How to Change Knowledge, Skills and Behaviors

Screen Shot 2015-05-26 at 9.37.21 AMWhen implementing a Corporate Wellness Program with the desire to improve knowledge, skills and behavior:
*Don’t use statistics.  If people hear, “80% of Americans are sedentary”, they will think, “fine, I’m normal”.
*Avoid fear tactics.  Fear simply shuts people down.
*Only lead as far as you’ve gone.  If you want others to walk 10,000 steps and you yourself don’t, your program will fail.
*Use different teaching methods.  Thinkers (need content), achievers (need goals and specifics), and relators (need to know how.  Each has a different approach in terms of how they put information into practice.  One teaching methodology that works for all types of learners is:   Point, prove point, illustration, application. For example, if you trying to get folks to adopt a program of taking 10,000 steps per day, the point, prove point, illustration, application would be:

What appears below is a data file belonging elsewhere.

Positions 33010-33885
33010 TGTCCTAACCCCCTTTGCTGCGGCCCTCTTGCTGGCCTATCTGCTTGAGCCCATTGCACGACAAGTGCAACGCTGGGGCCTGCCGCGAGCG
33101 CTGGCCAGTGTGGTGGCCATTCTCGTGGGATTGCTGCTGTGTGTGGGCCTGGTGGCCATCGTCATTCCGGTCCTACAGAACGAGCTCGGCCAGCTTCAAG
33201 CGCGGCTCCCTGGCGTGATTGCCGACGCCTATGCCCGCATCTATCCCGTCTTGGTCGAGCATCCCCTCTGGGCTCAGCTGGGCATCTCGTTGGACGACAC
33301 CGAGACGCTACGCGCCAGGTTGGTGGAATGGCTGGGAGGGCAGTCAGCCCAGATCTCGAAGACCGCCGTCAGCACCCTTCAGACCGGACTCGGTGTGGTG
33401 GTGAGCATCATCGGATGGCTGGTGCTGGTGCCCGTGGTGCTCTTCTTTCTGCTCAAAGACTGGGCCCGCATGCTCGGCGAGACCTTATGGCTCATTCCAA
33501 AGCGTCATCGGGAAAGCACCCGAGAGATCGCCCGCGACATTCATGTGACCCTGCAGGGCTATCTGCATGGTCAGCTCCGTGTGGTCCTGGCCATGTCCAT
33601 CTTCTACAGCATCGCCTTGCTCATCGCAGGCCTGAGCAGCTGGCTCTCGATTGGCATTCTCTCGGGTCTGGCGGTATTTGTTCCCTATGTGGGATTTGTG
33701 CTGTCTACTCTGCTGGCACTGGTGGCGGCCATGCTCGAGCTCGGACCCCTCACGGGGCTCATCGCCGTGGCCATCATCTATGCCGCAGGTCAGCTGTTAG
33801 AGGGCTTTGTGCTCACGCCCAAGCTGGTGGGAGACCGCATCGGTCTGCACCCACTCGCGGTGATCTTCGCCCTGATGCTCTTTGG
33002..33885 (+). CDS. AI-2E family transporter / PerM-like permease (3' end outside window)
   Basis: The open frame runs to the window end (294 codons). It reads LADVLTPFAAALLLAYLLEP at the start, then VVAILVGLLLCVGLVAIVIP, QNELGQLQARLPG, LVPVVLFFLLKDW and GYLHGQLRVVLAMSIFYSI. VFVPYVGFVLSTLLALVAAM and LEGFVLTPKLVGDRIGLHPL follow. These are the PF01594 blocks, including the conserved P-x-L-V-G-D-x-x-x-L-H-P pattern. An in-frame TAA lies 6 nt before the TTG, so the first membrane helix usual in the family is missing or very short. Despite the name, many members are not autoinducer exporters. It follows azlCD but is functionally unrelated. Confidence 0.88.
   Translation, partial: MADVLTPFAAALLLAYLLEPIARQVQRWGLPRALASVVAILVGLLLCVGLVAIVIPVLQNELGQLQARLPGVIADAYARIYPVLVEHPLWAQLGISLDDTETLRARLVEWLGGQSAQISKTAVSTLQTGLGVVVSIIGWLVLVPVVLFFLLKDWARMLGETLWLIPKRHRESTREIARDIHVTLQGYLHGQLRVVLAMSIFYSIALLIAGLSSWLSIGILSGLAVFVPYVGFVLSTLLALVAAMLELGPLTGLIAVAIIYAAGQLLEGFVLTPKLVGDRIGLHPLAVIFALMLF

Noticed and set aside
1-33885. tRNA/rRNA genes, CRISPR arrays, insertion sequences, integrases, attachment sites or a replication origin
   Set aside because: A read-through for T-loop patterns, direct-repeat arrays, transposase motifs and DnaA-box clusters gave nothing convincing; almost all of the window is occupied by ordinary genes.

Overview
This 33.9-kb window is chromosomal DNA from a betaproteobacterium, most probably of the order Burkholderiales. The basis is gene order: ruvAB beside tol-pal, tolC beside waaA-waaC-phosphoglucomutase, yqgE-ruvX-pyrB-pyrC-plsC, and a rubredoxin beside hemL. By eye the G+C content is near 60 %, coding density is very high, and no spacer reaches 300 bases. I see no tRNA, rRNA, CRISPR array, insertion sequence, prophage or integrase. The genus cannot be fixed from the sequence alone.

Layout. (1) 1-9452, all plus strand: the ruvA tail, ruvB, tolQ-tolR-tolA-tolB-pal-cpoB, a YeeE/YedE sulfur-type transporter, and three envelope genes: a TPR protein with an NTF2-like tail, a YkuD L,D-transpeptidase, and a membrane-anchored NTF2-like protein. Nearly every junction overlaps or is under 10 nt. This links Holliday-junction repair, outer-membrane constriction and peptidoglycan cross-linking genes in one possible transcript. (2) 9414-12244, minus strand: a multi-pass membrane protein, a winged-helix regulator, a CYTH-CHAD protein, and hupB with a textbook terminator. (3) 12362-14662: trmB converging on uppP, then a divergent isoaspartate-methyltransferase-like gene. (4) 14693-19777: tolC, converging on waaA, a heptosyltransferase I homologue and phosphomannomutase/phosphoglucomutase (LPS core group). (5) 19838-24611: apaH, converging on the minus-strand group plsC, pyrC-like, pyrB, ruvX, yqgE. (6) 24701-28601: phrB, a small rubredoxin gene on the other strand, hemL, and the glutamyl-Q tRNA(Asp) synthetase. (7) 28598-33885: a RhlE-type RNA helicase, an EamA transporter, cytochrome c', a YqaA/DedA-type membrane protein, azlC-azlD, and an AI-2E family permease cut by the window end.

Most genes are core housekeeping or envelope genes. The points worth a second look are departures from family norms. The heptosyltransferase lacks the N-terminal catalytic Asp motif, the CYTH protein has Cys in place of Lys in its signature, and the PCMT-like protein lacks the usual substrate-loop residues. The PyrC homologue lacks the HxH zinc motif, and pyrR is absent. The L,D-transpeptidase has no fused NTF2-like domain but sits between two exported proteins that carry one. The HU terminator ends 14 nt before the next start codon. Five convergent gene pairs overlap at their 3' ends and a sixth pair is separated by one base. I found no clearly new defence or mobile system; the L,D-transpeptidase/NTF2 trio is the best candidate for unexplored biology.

Point= 10,000 steps a  day is critical for better health
Prove point= site research showing this to be the case
Illustration=  John did this program for 4 months, and here’s what happened in terms of health improvement.
Application= You must be extremely specific.  Using the 10,000 steps a day example, specifics might be: How to schedule walking into the day, how to buy and wear shoes, how to find a gym, how to count steps, and so on.

Measurements of change are best done by pre and post program assessments.  Rather than doing in in the room, do the program evaluation via survey monkey or lime survey.

What questions to ask?
A great source this one from the CDC.
View the National Health and Nutrition Examination Survey from the CDC.
Family questionnaire.

 

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